Williams will stay on as MSCS interim superintendent, but won’t seek permanent role

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Interim Superintendent Toni Williams won’t become the permanent leader of Memphis-Shelby County Schools after all. 

The school board voted to approve a contract extension for Williams that could keep her in charge of MSCS through the new school year. But Williams — who was one of three finalists named in April — has to give up her quest to be superintendent on a permanent basis. 

The condition is spelled out in Williams’ extended contract, which she negotiated with Memphis attorney Herman Morris, he told the board Tuesday. Her name is not expected to appear on an updated list of finalists that the board expects to receive Wednesday.

Williams’ exit from the superintendent candidate pool signals a quieter end to the district’s tortuous national superintendent search, which derailed after Williams became a finalist and the board began to fracture over the prospect of elevating another interim leader to fill the vacancy created by the departure of Joris Ray.

Ray, who was elevated from the interim position in 2019, resigned under a cloud of scandal in August 2022. His predecessor, Dorsey Hopson, had also been elevated from interim chief. 

Williams accepted the interim role in August with assurances that she wouldn’t seek the job on a permanent basis, but she changed her mind. Since then, the board has largely sidestepped discussions about that decision, never rejecting her application.

A coalition of community advocates — including some of the five people who were banned from district property after challenging the board’s stewardship of the search — had been pushing the board in recent weeks to clarify whether Williams would remain a candidate, and continued to do so in a series of coordinated public comments Tuesday evening.  

Board members Tuesday made clear their support of Williams’ interim leadership, and she received a standing ovation after board Chair Althea Greene described her accomplishments. The board’s long delay in setting the parameters of its search could keep Williams in the interim role for as much as another year.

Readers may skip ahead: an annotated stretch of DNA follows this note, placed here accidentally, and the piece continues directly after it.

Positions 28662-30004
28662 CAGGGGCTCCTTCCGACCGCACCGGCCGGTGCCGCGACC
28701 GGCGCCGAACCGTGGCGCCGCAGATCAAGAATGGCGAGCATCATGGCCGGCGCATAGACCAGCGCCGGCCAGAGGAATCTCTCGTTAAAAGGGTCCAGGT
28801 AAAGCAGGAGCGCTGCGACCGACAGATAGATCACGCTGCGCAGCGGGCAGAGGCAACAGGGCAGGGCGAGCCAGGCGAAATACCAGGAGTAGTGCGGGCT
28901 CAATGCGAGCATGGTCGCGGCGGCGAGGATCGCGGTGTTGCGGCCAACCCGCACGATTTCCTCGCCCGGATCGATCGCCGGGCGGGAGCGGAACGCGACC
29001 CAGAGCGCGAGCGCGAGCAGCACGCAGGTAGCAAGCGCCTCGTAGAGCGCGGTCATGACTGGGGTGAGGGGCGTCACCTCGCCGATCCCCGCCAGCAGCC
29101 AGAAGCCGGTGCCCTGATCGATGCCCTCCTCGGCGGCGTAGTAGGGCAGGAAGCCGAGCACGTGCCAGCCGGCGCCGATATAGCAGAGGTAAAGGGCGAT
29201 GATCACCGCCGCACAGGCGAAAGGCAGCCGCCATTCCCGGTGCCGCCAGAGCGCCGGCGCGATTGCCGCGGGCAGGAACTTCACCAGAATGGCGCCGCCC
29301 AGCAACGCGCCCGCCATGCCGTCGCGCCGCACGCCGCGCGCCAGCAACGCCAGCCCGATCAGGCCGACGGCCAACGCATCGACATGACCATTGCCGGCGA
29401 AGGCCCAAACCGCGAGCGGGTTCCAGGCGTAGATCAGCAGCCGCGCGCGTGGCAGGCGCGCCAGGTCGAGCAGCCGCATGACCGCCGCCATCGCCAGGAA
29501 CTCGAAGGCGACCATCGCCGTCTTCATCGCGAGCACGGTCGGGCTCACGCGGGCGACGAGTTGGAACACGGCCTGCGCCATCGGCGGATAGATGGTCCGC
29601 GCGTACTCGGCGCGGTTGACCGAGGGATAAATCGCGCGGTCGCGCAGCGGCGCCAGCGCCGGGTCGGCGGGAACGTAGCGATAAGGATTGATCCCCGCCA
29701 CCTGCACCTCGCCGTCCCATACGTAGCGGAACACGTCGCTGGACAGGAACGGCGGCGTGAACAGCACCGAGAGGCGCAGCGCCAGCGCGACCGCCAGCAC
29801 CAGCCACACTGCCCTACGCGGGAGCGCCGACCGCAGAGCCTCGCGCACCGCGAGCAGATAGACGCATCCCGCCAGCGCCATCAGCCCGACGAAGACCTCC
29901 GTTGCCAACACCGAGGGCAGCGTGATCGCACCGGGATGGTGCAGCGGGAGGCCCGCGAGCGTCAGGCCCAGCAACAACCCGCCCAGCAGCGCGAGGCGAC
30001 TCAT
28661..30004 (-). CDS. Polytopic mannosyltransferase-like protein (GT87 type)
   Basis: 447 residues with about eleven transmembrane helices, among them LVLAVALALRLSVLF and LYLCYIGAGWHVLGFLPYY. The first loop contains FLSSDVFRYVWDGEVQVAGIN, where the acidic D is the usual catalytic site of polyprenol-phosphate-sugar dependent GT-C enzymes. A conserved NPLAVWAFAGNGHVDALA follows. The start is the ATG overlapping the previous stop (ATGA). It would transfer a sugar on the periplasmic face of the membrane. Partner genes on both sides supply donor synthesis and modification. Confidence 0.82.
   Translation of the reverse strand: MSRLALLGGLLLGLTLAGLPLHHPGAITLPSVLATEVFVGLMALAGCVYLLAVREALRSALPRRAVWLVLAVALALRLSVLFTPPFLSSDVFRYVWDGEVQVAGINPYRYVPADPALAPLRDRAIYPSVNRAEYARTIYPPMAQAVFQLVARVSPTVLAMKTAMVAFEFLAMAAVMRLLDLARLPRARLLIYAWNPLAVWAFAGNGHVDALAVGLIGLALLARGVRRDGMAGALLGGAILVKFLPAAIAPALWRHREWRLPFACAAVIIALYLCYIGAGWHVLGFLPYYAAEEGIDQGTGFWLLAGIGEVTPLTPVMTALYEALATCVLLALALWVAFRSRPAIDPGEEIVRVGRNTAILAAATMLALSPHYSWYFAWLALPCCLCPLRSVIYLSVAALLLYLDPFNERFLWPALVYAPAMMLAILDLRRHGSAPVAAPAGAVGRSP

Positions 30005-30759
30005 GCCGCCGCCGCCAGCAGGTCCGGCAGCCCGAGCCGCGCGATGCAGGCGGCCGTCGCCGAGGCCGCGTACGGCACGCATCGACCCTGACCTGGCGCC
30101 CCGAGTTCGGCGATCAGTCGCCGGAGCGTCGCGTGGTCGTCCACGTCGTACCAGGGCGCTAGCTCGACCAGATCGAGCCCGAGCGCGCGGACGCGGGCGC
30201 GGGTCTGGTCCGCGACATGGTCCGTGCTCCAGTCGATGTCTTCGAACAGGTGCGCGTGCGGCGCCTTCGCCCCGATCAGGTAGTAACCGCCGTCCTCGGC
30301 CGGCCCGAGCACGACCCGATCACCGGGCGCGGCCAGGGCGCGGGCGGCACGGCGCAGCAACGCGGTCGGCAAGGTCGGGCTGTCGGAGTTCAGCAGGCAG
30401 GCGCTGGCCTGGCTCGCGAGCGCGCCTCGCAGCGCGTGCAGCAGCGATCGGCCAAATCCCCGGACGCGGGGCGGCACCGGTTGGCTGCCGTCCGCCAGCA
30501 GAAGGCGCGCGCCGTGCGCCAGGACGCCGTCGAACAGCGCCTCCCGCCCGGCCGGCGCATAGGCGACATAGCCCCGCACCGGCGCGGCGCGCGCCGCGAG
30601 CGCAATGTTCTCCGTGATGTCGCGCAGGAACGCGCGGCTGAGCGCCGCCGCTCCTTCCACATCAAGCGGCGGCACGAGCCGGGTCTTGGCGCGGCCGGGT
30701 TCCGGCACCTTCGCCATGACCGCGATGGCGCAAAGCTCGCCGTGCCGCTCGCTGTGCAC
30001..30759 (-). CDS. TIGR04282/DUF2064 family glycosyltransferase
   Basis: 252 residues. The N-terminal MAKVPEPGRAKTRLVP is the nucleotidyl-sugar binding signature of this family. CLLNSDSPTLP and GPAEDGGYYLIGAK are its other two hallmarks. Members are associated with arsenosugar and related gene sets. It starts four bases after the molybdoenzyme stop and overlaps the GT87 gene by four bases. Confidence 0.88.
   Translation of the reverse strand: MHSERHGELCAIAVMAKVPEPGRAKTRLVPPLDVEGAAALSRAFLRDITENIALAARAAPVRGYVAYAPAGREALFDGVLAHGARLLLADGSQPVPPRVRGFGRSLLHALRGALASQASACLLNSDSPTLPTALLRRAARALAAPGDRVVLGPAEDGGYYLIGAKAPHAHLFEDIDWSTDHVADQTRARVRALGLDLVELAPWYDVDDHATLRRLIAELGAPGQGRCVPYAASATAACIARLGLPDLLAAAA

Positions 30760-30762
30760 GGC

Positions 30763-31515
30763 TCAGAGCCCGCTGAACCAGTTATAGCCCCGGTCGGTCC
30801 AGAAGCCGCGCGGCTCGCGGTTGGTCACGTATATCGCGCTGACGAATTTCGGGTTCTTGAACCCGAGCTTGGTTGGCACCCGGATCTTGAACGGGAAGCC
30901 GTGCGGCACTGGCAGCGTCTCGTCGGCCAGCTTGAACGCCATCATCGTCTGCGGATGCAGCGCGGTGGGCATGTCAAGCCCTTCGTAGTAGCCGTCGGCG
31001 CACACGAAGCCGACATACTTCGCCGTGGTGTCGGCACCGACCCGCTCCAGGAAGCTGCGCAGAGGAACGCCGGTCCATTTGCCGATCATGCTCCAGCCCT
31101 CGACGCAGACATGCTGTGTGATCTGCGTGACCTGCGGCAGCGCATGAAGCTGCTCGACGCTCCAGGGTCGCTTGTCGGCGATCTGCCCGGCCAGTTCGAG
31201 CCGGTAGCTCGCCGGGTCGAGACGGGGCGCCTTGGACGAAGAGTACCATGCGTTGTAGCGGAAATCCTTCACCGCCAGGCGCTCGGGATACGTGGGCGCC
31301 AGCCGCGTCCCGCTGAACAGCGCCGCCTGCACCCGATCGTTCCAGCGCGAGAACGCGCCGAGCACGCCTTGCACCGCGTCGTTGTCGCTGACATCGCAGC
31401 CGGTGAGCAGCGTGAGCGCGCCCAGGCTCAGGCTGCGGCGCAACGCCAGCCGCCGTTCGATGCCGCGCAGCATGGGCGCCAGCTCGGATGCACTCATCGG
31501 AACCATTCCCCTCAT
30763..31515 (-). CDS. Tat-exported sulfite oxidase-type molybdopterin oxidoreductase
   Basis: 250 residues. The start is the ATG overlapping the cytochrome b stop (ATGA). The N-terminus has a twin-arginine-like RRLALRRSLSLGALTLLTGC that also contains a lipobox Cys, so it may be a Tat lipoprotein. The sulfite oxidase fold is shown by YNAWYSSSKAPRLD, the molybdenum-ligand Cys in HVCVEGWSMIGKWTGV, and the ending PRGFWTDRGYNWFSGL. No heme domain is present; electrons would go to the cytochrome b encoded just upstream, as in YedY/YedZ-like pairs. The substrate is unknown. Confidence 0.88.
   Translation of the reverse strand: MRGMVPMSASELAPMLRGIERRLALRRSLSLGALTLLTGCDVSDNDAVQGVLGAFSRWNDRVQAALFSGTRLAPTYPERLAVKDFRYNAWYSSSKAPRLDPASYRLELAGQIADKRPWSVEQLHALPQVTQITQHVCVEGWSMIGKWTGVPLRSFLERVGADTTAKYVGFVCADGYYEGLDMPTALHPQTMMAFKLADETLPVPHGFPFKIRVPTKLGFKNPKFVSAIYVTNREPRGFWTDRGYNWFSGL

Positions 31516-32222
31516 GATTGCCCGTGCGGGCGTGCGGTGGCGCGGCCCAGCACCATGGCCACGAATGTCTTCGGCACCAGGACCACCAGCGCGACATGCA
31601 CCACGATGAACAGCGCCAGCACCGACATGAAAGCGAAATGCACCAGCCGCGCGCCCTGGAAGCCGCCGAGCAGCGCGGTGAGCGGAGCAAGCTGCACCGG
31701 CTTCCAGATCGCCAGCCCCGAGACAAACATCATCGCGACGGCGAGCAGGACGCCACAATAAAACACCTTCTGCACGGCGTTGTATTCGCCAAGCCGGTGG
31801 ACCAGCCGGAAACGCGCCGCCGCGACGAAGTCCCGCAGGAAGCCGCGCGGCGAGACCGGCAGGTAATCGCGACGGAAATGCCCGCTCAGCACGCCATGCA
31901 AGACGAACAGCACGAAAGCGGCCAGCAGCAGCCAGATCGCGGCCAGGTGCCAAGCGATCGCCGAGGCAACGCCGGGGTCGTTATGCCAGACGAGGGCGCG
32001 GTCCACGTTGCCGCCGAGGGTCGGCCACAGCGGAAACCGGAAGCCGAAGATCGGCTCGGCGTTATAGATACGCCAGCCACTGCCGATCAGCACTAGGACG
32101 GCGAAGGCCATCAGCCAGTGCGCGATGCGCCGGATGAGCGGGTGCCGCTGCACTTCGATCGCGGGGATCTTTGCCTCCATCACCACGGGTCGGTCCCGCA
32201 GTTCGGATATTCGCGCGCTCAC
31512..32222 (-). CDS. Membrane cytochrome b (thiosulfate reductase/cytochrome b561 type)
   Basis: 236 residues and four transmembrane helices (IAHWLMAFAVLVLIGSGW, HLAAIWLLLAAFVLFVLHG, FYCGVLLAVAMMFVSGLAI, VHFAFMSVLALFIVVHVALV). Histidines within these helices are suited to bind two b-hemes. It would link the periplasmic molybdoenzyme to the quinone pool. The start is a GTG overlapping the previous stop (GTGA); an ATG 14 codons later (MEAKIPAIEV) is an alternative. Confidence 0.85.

“I have inherited more challenges than you could ever imagine. A district in distress … . But I have not quit,” Williams said.  

Greene, who has led the search for the past year, will now be assisted by newly elected Vice Chair Joyce Dorse-Coleman. Dorse-Coleman is replacing former board member Sheleah Harris, who resigned her board seat two weeks ago. The Shelby County Commission will select Harris’ replacement in mid-July. The board will reelect leadership in the fall.

New slate of finalists due Wednesday

Meanwhile, outside search firm Hazard, Young, Attea and Associates is poised to present the board an updated list of superintendent finalists Wednesday after reevaluating interested applicants against a revised set of qualifications approved by the board in mid-June.

The new list includes five to seven top candidates, compared with just three on the initial slate released in April, according to communication from the firm obtained by Chalkbeat. The board could choose to interview those candidates or reopen the pool to new applicants — “in essence beginning a new search,” two top Hazard Young officials wrote. That option could cost the district an additional $19,000. (The initial contract with the firm allowed for total costs between $38,000 and $70,000.) 

Reopening the search would significantly extend the hiring timeline as well. The “optimal” window to accept new applications is in the fall, the firm wrote, suggesting a timeline that culminates with the board selecting a new superintendent by the end of January. The proposed start date for the new superintendent, in that case, would be July 1, 2024. 

The firm did not propose a new timeline should the board interview and select a new superintendent from its current candidate pool. 

Hazard Young updated a proposed job description for the role, this time including minimum qualifications required by board policy that the firm did not use for evaluating candidates in the spring, as Chalkbeat reported

When she became a finalist in April, Williams did not meet the board requirements, which focused on experience as an educator, but the board later relaxed the policy

Williams could return to district role

Williams said that under her extended contract, she has the option to return to a district role after her interim tenure. Because the contract is still being finalized, Morris said, there was no copy to review Tuesday evening.

Morris, who also worked for the board to negotiate the terms of Ray’s departure, thanked Williams “for her openness and willingness to agree” during the negotiations. 

Williams will continue earning a $310,000 annualized salary and will have more vacation days under the extended contract. 

Williams told reporters she had no regrets about applying for the permanent position. 

“Regrets on serving 110,000 students?” Williams said. “Absolutely not.” 

The MSCS board will meet with the search firm at 5 p.m. on Wednesday in the basement auditorium of the Barnes Building, 160 S. Hollywood St.

Laura Testino covers Memphis-Shelby County Schools for Chalkbeat Tennessee. Reach Laura at LTestino@chalkbeat.org.

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